Keratitis and Thyroid Eye Disease

Keratitis can impact people with the autoimmune condition known as thyroid eye disease (TED). Both diseases involve inflammation. In keratitis, the cornea (the see-through layer on top of the iris and pupil) becomes inflamed. In TED, tissues around the eyes become inflamed.1,2

Some conditions and drugs can raise a person’s chance of having keratitis. These include immune disorders and steroids that decrease the body’s power to fight infections. Eye injury and wearing contact lenses can also increase the risk of keratitis.1,3,4

Keratitis and thyroid eye disease can but do not always overlap. Research does show a higher rate of keratitis among people with TED. A 10-year study published in 2019 found microbial keratitis in 13 out of 1,000 people with TED. In this study, most of those with keratitis were men with active TED.5,6

Types of keratitis and diagnosis

There are 2 distinct types of keratitis:1,4

  • Microbial (infectious) – This type is caused by germs such as bacteria, fungi, parasites, and viruses
  • Noninfectious – This type often stems from a wound to the eye

An eye doctor can confirm the presence of keratitis. They will look at your eyes during an exam. The doctor uses special tools such as a penlight and slit lamp to better see the presence and effects of keratitis. A lab test can help pinpoint which, if any, germs exist in cells or tears.7

Symptoms of keratitis and TED

Common symptoms of keratitis include:1,3,6

  • Being bothered by bright light
  • Blurry vision
  • Burning, pain, and redness in the eyes
  • Decline in eyesight
  • Feeling of a fragment in the eye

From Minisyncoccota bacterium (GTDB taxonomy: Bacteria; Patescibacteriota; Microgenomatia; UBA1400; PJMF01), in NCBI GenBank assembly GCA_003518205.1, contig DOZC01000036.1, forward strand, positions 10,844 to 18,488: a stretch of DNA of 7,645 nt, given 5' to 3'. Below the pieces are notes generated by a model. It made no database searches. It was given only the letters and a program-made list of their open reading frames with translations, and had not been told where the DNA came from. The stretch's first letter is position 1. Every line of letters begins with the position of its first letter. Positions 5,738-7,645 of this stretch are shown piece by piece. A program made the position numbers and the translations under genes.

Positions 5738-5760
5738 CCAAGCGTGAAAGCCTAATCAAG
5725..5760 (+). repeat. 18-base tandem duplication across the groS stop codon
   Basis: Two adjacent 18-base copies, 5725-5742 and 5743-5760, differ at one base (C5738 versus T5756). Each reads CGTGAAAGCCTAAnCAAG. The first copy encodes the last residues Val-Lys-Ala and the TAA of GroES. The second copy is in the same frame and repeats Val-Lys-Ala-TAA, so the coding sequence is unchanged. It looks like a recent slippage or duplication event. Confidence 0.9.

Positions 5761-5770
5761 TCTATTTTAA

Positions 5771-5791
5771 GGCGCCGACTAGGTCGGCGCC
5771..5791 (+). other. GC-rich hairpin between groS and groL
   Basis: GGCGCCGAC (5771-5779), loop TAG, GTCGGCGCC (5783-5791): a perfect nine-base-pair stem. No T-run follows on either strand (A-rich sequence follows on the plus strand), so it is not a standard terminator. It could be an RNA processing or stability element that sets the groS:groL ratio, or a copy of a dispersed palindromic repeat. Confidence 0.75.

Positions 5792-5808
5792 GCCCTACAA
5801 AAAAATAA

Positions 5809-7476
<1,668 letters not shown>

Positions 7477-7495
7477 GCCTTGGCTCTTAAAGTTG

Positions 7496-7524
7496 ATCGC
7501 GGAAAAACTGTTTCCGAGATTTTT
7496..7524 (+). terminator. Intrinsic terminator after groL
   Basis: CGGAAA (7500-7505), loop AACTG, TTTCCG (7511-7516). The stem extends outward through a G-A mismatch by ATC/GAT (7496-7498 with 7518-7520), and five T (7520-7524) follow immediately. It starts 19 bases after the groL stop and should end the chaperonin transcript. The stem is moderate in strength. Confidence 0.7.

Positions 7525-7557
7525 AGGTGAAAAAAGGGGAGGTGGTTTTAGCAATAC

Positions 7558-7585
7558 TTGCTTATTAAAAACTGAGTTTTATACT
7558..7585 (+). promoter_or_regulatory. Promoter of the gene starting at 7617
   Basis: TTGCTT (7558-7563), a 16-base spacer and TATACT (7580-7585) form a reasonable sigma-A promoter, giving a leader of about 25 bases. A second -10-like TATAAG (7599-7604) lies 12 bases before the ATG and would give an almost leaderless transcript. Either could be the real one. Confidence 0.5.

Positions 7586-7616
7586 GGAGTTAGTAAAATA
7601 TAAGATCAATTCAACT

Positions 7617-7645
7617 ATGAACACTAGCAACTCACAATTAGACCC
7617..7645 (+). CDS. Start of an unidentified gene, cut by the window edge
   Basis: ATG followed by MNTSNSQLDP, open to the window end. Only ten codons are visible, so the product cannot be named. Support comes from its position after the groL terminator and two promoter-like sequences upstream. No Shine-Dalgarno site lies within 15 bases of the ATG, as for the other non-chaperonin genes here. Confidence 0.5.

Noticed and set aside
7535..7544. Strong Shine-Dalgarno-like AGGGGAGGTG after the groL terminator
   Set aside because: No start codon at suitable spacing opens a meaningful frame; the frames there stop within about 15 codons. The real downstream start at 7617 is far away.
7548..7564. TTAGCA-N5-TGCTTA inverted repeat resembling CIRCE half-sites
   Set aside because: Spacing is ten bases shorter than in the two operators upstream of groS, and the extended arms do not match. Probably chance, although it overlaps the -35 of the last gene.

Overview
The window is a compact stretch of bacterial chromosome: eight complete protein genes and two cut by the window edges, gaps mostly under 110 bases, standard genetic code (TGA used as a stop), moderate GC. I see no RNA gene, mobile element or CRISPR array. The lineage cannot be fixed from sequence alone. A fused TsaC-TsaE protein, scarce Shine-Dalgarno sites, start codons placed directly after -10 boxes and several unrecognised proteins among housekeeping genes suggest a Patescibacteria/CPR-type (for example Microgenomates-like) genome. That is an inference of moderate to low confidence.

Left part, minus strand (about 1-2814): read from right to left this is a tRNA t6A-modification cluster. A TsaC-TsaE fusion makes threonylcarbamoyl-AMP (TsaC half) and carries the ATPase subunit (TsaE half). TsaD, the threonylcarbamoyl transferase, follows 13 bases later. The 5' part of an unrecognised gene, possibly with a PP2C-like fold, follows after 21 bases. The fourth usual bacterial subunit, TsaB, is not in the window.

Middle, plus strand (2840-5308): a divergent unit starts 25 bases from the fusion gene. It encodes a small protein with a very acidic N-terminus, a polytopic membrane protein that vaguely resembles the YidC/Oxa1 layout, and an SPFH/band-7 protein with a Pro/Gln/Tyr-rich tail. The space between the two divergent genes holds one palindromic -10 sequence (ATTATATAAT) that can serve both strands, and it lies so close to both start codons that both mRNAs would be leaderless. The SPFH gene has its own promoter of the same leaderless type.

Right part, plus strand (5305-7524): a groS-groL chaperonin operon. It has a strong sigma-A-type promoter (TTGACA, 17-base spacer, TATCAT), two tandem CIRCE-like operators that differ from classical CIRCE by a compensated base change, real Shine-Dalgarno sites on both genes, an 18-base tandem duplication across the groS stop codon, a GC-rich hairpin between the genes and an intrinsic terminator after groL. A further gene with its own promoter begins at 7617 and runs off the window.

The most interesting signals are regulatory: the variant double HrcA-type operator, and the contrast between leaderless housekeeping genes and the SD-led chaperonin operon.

• Inflammation
  • Loss of vision
  • Lots of tears or discharge from the eyes

People with TED may experience some of the same symptoms of keratitis, such as:2

A distinct symptom of TED is eyelid retraction. This is when the eyelid pulls back or retracts, making it hard or even impossible to blink or fully close the eyes. This can make infection or injury more likely. Severe eyelid retraction occurred in 92 percent of those with keratitis and TED in the 2019 study.2,5,6

Treatment for keratitis

Receiving treatment for keratitis as early as possible is ideal. This may help keep keratitis from getting worse and prevent vision loss.1,3,4

Common treatments for keratitis include eye drops, oral drugs, and topical steroids. Which treatment each person should take depends on the cause of the keratitis. For instance, antibiotic drops tackle the bacteria that causes some cases of keratitis. If lab tests show fungi in the eyes, treatment includes antifungal drugs.6,7

Severe keratitis may require surgery. This could be removing some of the tissue on the white part of the eyes and inside the eyelids. A cornea transplant may be needed if the cornea becomes extremely damaged.4,6,7

What can I do about keratitis?

You can do something about keratitis, whether you have thyroid eye disease or not. Take good care of your eyes. Protect your eyes from injury while playing sports and working. If you use contact lenses, follow all instructions for cleaning and wearing them.1

Watch your symptoms closely. Take note of new symptoms, as well as existing ones that get worse. Think about any changes in your health or routine that may have impacted your symptoms. These could be getting dirty water in your eyes or taking a new drug that impacts immune function.1

If you notice signs of keratitis, see an eye doctor as soon as you can. They can check your eyes and diagnose the problem. An eye doctor can also order tests, prescribe drugs, and advise on all treatment options.

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